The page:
The Senate Finance Committee on Tuesday voted unanimously to subpoena prime recovery contractor AECOM after company representatives failed to show at a hearing meant to shed light on the persistent problem of delayed contractor payments in the FEMA-funded roof repair program.
Committee Chairwoman Sen. Donna Frett-Gregory (D-STT) did not hide her displeasure at the company’s absence, moving for the subpoena that requires AECOM representatives to appear on April 2 or at another time set by the Finance Committee.
“What is really troubling for us this evening … is the fact that a contractor who is receiving $150 million of the funds that has come into this territory did not see it fit to have a conversation, and it’s not for a lack of reaching out,” Frett-Gregory said, later noting that the contract has been amended to a maximum of $350 million.
“As a matter of fact, one of the responses that I got was, ‘Well, if you have questions for me, you can just send them and we’ll respond.’ We say unacceptable,” she said.
Representatives from AECOM, which holds a contract for up to $350 million for the roof repair program, were not present at Tuesday’s hearing. Randall K. Taylor of AECOM Caribe sent correspondence, saying the invitation to appear before the committee dated March 13 was too short of a notice for AECOM representatives to attend the hearing.
Frett-Gregory said the company also did not accept an offer to meet via conference call.
Other testifiers, including Witt O’Brien’s, APTIM and various government agencies were on hand, however, to speak about delayed payment issues plaguing the Federal Emergency Management Agency’s Sheltering and Temporary Essential Power program, which administers the temporary, and later permanent, roofing repairs for residents affected by the 2017 hurricanes. The FEMA funding goes through the Virgin Islands Territorial Emergency Manager Agency, as the grantee, to the V.I. Housing Finance Authority, the program applicant.
According to acting VITEMA Director Denise Lewis, FEMA has obligated more than $223 million to date for temporary and emergency roofing repair work under the STEP program. Of that amount, more than $204 million has been expended, Lewis said.
The program, however, is notorious for having an extensive inspections, review and approval process. Locally known as Emergency Home Repairs V.I., the program does not disburse FEMA funds until all work inspections have been done, pushing back by months the reimbursements due to contractors who, in turn, sometimes fail to pay their workers on time.
An Extensive Review Process
According to VIHFA Executive Director Daryl Griffith, AECOM and APTIM, the prime contractors contracted with the VIHFA, receive and review invoices from their subcontractors, then work with the subcontractors to address any issues identified with the invoices. The subcontractors then resubmit invoices to the prime contractors, a process that could vary based on level of errors and communication timeliness between the prime and subcontractor.
When the prime contractors have a FEMA-adherent invoice, the companies submit the invoice to the VIHFA. At this point, VIHFA’s project manager, Witt O’ Brien steps in, reviewing the invoices, from the scope of work to allowable expenses to technical and engineering compliance.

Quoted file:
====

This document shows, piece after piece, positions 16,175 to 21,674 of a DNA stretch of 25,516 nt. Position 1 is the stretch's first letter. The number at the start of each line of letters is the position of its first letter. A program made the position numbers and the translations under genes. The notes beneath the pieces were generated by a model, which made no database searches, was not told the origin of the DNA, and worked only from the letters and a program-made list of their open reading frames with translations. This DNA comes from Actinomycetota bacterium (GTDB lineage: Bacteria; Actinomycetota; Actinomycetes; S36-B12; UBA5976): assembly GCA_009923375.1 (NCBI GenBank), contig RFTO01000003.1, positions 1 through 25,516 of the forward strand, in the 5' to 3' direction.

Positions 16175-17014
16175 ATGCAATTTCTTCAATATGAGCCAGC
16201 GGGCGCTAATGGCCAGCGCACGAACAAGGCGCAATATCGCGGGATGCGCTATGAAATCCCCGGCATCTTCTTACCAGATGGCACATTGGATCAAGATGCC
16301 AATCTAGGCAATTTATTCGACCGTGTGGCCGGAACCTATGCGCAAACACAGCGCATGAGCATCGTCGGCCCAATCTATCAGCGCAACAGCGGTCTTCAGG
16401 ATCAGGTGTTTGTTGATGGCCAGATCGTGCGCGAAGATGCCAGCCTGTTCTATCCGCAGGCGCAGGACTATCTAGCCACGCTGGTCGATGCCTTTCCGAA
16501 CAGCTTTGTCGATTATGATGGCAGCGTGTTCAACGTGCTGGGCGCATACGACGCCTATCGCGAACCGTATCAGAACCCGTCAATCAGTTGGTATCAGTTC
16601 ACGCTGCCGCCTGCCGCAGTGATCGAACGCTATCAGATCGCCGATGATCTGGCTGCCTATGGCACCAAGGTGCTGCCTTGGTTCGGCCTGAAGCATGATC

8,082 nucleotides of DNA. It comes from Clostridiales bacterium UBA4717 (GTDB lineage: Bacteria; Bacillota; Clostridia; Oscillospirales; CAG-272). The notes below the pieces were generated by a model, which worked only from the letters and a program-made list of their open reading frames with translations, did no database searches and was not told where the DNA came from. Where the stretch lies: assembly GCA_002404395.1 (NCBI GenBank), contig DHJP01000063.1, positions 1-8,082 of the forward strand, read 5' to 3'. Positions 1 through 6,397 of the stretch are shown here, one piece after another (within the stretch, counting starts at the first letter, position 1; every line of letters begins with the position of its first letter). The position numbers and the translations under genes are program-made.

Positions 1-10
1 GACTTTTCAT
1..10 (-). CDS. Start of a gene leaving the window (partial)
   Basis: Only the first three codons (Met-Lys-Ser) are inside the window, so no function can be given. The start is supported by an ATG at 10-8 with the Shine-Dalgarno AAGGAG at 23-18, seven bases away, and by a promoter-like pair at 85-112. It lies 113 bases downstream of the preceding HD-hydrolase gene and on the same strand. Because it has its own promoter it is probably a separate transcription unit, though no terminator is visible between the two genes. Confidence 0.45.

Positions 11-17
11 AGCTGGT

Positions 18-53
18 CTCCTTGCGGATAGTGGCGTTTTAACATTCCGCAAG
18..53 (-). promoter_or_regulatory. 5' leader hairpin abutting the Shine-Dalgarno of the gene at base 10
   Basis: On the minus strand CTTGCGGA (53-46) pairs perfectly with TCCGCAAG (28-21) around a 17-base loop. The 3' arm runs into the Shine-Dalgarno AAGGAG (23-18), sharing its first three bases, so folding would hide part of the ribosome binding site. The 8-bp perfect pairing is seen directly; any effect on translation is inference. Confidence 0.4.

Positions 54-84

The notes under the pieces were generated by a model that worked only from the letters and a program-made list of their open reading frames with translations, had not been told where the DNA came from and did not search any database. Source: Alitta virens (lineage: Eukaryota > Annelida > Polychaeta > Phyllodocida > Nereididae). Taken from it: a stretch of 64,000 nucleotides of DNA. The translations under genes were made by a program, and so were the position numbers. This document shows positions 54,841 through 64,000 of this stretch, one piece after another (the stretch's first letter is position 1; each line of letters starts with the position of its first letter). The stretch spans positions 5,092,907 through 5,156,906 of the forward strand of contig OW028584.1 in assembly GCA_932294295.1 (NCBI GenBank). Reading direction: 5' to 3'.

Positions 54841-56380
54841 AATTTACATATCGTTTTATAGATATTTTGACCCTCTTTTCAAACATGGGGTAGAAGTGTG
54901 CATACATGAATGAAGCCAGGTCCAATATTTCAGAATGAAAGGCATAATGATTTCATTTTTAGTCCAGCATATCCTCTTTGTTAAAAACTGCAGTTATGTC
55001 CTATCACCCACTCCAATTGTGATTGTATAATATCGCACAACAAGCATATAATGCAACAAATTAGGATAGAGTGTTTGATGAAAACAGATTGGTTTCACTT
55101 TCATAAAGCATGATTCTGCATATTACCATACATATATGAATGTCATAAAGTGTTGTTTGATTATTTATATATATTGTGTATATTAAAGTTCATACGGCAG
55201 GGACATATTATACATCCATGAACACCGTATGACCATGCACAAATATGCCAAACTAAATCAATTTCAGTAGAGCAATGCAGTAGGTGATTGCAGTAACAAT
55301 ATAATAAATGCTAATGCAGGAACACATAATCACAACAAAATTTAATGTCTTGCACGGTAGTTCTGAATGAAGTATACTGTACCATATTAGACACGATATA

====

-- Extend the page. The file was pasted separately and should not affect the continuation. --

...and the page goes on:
“This layer of review safeguards the territory from paying for invoiced work that has not been done and paying for any work done on ineligible homes such as rental units,” said Griffith.
After passing muster with Witt O’Brien’s, the invoices go through another round of reviews through the VIHFA’s internal auditor, which reviews the invoices for compliance with FEMA close-out standards. This includes photo documentation of the damage and repairs, and making sure homeowners and contractors have signed off on all work. The VIHFA review process takes approximately two weeks.
VIHFA staff then submits all documentation to VITEMA, which, along with its accountants from Ernst & Young, review the invoices to ensure that the entire package is eligible for FEMA reimbursement.
“As you can see, the review process, is very labor-intensive but the territory is safeguarding the use of hundreds of millions of dollars,” Griffith said. “The VIHFA, VITEMA, PFA and FEMA are working collaboratively to expedite the payment process.”
Griffith’s testimony shed light on the mechanisms behind months-long lag between work and reimbursement. EHRVI program, he said, is reimbursed through a FEMA Progress Worksheet, which reimburses the territory after FEMA gets proof of payment. Even though the contract with AECOM, the prime contractor, began in February 2018, it was not until May 16 that FEMA obligated $186.6 million for submitted Project Worksheet covering the repairs of an estimated 7,466 homes at a maximum of $25,000 per home.
The roughly $35.5 million for the Project Worksheet covering soft costs – construction safety inspections, program management, initial/final inspections – was not obligated until Oct. 2, 2018, according to Griffith.
Brad Gair, senior managing director at Witt O’Brien’s explained that any Project Worksheet exceeding $100 million also has to go through FEMA headquarters, a process the agency put in place after the Sept. 11 terror attacks. According to Gair, one FEMA office handles these disaster-related projects, including those related to Hurricane Harvey, the California wildfires, Puerto Rico and, most recently, the Alabama tornadoes. The Department of Homeland Security and the U.S. Office of Management and Budget then step in, Gair said, and this is after the local FEMA team has already made the initial vetting.